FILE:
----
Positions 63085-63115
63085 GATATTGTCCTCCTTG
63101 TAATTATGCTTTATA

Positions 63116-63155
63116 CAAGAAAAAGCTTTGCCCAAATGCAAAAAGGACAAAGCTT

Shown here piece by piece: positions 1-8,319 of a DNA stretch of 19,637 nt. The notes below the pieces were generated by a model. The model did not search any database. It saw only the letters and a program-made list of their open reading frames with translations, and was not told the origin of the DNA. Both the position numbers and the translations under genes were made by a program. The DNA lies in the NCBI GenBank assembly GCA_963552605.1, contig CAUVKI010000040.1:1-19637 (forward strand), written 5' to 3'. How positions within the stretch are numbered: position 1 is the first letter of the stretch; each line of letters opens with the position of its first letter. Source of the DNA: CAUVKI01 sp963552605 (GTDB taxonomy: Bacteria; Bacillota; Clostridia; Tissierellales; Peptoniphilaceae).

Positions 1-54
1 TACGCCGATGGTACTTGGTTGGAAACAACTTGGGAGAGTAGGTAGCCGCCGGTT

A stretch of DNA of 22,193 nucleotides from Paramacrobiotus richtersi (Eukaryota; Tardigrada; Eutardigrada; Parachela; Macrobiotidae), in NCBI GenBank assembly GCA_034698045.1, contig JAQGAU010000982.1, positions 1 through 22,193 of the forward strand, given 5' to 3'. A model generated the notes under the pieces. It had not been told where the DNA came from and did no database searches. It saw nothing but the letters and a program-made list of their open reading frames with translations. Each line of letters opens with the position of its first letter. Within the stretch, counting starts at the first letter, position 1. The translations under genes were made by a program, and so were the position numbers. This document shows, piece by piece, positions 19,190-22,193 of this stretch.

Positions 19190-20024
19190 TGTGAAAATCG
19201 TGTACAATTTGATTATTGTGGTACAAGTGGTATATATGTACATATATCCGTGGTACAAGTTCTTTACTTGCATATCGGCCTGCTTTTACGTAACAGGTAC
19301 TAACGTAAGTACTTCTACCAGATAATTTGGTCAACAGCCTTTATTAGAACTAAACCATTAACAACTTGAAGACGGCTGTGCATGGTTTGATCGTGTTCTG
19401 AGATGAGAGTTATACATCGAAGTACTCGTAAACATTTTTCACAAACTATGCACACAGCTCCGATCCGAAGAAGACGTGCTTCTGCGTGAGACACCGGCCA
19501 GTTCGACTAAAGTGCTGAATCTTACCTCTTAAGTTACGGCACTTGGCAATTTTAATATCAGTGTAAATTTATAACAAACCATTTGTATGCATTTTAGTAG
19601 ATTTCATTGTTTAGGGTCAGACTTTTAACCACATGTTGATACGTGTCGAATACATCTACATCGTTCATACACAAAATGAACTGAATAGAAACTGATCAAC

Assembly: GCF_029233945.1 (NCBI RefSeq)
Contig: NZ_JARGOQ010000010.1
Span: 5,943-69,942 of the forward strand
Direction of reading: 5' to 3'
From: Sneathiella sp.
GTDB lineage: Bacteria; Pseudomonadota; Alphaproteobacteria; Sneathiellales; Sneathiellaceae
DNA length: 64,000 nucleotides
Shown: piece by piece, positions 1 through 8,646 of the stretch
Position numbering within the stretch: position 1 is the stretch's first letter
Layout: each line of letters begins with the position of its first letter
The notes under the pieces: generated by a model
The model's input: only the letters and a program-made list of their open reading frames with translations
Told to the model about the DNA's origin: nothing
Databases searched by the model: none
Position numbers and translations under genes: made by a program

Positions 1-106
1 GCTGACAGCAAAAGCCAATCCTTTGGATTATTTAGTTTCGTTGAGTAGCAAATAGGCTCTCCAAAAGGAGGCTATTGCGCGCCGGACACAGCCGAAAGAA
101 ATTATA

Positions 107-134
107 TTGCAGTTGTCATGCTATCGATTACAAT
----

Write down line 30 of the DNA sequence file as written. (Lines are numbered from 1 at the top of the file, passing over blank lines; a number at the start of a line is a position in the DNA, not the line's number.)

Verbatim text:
Databases searched by the model: none